Category Archives: Doctor’s Diary

HealthWise: Tasty Wholesome Chana Masala

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Chana masala served with naan

Who hasn’t heard of Chana Masala (chickpea curry). It’s everyone’s favorite. We don’t fail to order it when we go to the Indian restaurant even though we can easily make it at home. It’s not just delicious but it is also healthy and Vegan! What else could you want?!

So we decided to make some chana masala at home. This is our own recipe. You can try it too. It’s easy!

Most of the ingredients are easily available– the spices are available in Indian stores. The quantities/measurements are essentially estimates. They can be varied depending on taste etc.

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HealthWise: On Call #1 A Young Woman with Fatigue and Shortness of Breath

 

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On Call is a series where I present some interesting cases I saw in the course of my practice. 

Case #1: A Young Woman with Fatigue and Shortness of breath

Mrs. S, is a very pleasant 35 yo young woman. She is married with two young children and is a school teacher by profession. She was referred to the hospital by her doctor for evaluation of new onset shortness of breath and concern of a serious heart condition.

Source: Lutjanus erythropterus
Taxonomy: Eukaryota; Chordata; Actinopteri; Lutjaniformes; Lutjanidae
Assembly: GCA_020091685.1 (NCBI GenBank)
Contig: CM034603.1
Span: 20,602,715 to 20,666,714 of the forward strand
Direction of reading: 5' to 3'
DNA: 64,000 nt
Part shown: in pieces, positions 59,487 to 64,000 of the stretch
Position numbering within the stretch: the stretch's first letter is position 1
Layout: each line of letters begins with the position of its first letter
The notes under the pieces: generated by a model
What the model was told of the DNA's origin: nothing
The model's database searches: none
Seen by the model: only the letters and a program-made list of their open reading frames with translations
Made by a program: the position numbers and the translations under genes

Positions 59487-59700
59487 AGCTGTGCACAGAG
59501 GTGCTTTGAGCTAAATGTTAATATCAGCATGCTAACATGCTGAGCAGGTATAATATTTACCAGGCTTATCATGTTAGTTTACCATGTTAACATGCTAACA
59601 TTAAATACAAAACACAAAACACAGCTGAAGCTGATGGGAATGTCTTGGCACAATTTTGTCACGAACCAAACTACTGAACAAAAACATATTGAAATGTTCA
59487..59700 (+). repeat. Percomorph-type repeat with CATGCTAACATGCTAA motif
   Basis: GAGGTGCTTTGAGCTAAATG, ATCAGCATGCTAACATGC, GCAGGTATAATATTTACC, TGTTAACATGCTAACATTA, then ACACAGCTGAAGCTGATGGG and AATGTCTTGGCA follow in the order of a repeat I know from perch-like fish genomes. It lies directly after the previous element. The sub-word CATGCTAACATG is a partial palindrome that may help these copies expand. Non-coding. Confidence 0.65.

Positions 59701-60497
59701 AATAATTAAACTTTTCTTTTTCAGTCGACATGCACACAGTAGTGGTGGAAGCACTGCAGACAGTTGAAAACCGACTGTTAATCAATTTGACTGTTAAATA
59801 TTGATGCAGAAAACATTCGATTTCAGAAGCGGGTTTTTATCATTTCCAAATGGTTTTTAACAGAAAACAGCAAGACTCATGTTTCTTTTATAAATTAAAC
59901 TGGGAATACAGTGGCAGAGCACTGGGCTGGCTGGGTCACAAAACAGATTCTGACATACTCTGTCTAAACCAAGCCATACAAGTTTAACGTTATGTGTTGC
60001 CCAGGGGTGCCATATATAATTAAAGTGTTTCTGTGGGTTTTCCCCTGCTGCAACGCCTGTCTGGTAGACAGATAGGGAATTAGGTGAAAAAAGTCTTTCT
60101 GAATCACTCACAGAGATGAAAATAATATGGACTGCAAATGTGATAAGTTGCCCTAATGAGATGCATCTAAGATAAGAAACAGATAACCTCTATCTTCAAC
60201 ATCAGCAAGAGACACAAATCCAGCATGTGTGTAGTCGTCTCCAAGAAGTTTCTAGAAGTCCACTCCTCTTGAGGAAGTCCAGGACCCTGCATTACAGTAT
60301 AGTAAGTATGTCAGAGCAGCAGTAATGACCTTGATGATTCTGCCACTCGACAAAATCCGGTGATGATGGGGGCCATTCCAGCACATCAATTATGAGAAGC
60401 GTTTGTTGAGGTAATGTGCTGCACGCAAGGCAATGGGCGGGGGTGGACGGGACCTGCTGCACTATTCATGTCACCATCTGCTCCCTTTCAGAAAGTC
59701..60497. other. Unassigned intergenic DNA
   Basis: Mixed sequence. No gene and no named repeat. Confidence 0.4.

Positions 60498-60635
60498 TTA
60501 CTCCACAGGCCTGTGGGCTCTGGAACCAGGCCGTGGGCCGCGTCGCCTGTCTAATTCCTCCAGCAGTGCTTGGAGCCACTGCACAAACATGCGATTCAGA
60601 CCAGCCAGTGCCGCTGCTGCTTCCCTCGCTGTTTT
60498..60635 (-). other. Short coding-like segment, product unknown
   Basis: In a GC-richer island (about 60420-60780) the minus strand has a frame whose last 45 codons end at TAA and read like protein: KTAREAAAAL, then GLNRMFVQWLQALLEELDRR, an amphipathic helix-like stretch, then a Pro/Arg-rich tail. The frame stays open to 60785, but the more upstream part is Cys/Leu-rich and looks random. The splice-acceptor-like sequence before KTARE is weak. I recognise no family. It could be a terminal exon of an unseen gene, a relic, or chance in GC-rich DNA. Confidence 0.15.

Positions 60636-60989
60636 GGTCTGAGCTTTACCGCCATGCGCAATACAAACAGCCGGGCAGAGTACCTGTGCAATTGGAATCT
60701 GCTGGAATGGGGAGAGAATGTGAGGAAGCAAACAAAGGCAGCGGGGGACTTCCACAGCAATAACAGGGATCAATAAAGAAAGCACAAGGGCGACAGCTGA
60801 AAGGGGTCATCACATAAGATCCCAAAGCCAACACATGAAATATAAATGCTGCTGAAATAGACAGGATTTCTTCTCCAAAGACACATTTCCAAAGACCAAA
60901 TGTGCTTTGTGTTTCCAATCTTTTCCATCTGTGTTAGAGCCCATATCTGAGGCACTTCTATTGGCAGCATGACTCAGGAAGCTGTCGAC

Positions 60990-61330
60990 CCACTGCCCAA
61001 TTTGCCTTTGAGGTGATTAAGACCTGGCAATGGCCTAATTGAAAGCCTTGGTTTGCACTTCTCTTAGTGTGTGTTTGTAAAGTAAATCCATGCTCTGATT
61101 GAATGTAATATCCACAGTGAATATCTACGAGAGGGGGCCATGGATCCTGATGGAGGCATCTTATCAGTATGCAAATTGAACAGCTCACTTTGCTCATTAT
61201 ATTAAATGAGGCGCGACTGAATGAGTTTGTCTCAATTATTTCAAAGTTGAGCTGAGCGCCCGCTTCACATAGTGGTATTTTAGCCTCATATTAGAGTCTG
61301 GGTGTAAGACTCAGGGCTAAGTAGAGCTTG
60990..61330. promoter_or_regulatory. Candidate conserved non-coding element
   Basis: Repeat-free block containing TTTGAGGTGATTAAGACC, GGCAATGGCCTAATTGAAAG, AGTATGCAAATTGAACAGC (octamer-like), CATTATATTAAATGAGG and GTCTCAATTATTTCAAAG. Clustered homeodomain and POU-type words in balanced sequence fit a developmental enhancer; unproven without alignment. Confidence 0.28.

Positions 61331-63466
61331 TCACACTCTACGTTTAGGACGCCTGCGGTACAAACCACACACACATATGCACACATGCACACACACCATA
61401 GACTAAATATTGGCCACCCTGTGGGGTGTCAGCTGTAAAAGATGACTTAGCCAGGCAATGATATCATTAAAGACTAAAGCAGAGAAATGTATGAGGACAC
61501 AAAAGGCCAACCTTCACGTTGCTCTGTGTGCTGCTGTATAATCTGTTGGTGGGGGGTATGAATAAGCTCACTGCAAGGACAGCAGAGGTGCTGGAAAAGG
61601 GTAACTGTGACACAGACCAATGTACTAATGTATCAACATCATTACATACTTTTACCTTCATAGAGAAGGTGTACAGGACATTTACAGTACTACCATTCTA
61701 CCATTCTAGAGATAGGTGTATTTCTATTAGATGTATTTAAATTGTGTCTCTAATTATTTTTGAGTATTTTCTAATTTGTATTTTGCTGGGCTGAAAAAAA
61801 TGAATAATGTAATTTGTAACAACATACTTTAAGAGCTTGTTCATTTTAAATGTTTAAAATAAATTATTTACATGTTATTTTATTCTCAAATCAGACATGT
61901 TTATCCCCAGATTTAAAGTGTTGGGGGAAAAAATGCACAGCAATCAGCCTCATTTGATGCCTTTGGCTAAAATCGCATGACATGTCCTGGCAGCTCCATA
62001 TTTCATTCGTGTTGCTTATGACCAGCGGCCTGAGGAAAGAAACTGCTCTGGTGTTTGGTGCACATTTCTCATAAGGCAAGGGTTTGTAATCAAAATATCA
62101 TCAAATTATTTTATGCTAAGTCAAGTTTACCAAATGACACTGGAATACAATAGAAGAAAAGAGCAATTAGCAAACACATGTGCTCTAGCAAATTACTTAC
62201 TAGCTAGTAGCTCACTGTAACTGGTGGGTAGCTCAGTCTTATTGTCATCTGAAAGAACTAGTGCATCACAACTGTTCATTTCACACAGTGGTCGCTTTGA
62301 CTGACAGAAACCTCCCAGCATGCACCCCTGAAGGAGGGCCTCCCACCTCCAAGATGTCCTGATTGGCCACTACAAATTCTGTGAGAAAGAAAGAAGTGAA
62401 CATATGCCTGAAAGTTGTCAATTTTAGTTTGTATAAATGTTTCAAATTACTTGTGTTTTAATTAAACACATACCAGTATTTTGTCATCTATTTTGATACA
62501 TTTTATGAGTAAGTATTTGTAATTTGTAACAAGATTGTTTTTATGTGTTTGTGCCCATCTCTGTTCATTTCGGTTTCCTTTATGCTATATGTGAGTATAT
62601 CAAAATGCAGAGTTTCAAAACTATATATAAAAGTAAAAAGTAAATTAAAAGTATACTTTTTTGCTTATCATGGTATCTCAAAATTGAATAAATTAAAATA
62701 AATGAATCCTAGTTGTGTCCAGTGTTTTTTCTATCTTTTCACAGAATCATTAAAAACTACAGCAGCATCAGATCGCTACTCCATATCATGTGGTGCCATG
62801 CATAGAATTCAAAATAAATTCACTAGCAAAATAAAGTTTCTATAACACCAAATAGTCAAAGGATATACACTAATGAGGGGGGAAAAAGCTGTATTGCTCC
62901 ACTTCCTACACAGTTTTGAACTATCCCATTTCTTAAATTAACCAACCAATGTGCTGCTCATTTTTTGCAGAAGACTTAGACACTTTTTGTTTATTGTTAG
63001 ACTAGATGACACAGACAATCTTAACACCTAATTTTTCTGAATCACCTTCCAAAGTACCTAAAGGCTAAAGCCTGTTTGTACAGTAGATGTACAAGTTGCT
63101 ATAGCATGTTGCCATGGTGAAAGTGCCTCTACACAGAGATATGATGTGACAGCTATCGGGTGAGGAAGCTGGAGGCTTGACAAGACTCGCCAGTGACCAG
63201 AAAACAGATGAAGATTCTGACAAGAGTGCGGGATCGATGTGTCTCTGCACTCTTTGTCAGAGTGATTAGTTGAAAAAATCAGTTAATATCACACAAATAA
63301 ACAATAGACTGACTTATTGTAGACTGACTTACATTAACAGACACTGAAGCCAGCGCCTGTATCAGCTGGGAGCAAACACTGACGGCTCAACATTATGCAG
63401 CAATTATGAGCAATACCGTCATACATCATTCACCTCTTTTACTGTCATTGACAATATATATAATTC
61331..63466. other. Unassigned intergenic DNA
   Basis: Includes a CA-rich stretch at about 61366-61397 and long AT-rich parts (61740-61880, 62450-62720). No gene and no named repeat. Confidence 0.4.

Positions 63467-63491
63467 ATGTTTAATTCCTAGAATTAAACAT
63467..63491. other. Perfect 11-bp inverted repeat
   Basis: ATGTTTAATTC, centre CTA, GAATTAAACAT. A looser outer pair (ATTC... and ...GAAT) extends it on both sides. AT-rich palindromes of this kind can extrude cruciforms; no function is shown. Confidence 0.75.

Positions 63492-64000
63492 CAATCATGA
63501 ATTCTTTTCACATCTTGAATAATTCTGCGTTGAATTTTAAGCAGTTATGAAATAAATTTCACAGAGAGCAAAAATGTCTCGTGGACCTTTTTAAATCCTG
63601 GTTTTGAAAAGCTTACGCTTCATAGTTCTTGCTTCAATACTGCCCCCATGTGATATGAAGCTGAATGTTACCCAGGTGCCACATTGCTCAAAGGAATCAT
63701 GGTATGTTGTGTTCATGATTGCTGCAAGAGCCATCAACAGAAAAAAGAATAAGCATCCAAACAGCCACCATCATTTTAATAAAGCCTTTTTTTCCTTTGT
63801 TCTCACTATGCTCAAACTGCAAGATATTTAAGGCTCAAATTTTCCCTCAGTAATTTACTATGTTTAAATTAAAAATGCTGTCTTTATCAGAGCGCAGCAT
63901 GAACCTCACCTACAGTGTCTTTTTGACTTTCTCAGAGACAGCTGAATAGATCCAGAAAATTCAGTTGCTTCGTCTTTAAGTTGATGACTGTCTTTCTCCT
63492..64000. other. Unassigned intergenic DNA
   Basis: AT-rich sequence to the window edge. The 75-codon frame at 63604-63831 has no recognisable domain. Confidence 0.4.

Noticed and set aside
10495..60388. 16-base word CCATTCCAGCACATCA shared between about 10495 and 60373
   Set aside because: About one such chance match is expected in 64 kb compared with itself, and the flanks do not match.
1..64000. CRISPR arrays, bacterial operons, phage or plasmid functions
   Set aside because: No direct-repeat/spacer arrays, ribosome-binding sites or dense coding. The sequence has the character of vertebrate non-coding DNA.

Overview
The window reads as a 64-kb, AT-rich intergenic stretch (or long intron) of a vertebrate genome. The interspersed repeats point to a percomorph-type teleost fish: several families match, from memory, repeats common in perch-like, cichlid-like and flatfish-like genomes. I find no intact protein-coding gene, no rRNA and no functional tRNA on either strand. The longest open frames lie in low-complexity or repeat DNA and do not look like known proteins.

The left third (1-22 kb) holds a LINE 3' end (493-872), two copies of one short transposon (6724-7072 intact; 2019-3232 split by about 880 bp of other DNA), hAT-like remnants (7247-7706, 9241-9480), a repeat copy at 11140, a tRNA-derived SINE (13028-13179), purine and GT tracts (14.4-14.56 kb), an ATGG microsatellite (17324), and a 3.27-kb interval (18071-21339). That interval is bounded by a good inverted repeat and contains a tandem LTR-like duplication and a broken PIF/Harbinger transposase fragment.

When I interviewed her she told me the shortness of breath has been now ongoing for about a month and steadily getting worse. In the beginning she noticed she was unusually exhausted when she reached home from school and didn’t find the energy to prepare dinner and play with her kids (something she really loved to do). She also notes headaches, irritability of mood, difficulty concentrating which has been affecting her work as well as dizziness. She is also very concerned that she is losing hair. She denies that she is under much stress and says her family has just returned from a two week holiday. Unfortunately, she couldn’t enjoy herself very much because of how exhausted she felt. 

Her symptoms have progressed to the extent that now she is out of breath when she walks up a short flight of stairs; she also notes a feeling of tightness across her chest. She also feels her heart racing and puffiness in her arms and legs. She is worried she has a serious heart condition especially since her father died of a heart attack in his 60s. 

When I examined her I was struck by the pallor of her skin. I also noticed her tongue was swollen and her nails were thin and brittle and there was definite swelling around her ankles.

Her heart rate was regular but fast– 90-100 beats/minute, she had a normal blood pressure and oxygen level. 

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HealthWise: Dementia- An Overview

The Self Portraits of William Utermohlen

The White Room

I lie on the bed

in the white room

They sit around me

These strangers with familiar voices

I think we are waiting for something

or someone.

These strangers, they look at me

They mutter words I don’t understand

A man in a white coat walks in

He stands next to my bed.